Cleaning Up After Covid: Hotel Staffing During the Great Resignation

Martin B Richman, William Brezina, Greg M Pawlowski, Robert Newton, LaToya Lemons
Muma Case Review  •  Volume 8  •  2023  •  pp. 001-028
Ben Hom sat at his desk at McKibbon Hospitality’s Tampa corporate office. He waited for his meeting with the Regional Vice President of Operations (RVPO), who oversaw the Tampa market to discuss the 2023 budget for his 10 hotels. The RVPO feared that staffing shortages and labor costs would wreck his budgets again, as they had in 2022. Hom knew that labor costs were the second most significant variable in the budget, behind revenue, and getting anything close to accurate seemed impossible. Hom understood the RVPO’s frustration and knew similar concerns were echoing across the company. The labor force that the industry had relied upon for decades had evaporated. What worked before Covid-19 was no longer effective. Hom contemplated his options for reliable and lower-cost housekeeping staff and the best solution to this problem.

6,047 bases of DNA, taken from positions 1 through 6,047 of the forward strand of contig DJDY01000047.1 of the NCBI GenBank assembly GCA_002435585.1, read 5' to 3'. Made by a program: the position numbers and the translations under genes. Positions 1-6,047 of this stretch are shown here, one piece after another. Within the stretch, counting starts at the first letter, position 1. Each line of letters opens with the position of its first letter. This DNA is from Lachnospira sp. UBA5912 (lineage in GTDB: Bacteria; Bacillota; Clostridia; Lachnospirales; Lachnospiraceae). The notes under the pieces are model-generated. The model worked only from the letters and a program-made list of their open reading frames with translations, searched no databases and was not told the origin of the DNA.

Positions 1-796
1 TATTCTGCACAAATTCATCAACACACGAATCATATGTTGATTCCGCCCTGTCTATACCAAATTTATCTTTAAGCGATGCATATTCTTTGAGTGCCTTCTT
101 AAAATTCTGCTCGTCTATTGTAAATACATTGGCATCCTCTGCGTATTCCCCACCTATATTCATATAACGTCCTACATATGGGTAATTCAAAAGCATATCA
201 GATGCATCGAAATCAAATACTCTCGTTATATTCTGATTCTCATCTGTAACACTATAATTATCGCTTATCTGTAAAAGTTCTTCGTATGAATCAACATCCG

Hom was Vice President of Human Resources at McKibbon Hospitality, a third-party hotel management company with 100 hotels in eight states encompassing 23 brands and 13 ownership groups (Exhibit 1). The term "Great Resignation" was coined as a systemic labor shortage resulting from resignations from current jobs or not returning to a previous position discarded because of the lower demand due to Covid-19 restrictions. Since Covid-19, hourly labor costs had escalated rapidly and varied drastically across the portfolio. There was an industry-wide labor shortage, especially for Housekeeping. Also, due to the “Great Resignation,” recruiting and retaining quality hourly associates was incredibly competitive. Hom was acutely aware of the problems and had several potential solutions to the staffing challenges.

Raising starting salaries would have aided recruiting but would have reduced profit margins. Foreign workers with H2B visas could have provided needed recruits at the government-defined prevailing wage in each market, typically lower than the market wage. Staffing companies could have been used as needed but included a 30-50% premium cost. Hom also wondered if there was a way to invest in analytics and technology to disrupt the historical labor model. While solving the staffing problem was necessary for his managers, Hom also had to satisfy the goals of McKibbon’s client, the hotel owner, to deliver high-profit margins using data-driven solutions, as this was key to the company’s continued growth.
Hospitality, Great Resignation, Covid 19, Management, Labor
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